Theresa May, Britain’s prime minister, has joined a long line of politicians who have gambled that they understood the populist wave overtaking Western politics and lost.
Thursday’s election capped a year in which the latest theory of politics in the populist era perpetually seemed to prove incorrect, as did many predictions of election outcomes. What explains this seeming inexplicability?
Populism’s individual effects, after all, have become well known. Voters oppose party establishments, scramble demographic coalitions and are more motivated by what they oppose than by what they support.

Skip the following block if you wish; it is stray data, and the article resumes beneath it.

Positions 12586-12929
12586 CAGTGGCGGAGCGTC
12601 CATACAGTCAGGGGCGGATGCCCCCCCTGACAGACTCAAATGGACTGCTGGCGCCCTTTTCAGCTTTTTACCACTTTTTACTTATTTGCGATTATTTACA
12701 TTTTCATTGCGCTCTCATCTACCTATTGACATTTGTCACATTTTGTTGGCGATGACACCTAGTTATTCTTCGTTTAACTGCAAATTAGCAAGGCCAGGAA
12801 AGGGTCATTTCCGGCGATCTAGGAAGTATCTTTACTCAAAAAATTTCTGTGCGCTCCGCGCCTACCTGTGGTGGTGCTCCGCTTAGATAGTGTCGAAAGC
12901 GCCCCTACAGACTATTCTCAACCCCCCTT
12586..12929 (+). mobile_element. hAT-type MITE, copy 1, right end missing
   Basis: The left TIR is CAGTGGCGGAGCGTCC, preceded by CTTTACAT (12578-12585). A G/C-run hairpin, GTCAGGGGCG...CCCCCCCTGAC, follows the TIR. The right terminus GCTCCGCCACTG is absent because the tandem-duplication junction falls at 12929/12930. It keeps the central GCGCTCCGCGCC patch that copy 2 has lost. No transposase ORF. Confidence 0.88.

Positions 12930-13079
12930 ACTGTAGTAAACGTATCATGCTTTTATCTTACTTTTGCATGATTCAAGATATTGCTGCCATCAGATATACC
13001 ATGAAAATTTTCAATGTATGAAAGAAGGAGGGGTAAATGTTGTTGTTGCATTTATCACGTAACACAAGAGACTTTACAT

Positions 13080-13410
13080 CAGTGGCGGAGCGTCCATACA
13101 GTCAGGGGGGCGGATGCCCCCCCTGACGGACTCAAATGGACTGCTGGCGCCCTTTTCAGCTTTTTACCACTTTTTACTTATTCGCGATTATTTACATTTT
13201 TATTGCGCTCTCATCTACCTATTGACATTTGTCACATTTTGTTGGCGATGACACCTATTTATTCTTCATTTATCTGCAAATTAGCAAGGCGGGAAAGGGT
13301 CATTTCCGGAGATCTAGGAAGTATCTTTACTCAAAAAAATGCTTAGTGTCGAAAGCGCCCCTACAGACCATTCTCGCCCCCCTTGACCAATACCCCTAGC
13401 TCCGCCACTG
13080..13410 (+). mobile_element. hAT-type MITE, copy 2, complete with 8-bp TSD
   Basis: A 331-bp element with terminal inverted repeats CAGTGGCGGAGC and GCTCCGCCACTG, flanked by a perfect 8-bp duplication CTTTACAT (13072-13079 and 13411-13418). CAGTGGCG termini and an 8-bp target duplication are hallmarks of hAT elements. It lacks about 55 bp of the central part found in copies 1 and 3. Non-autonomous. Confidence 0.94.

The problem is that, even among leading scholars, how these factors interact in any given election is still poorly understood.
The changes are simply too complex and too new.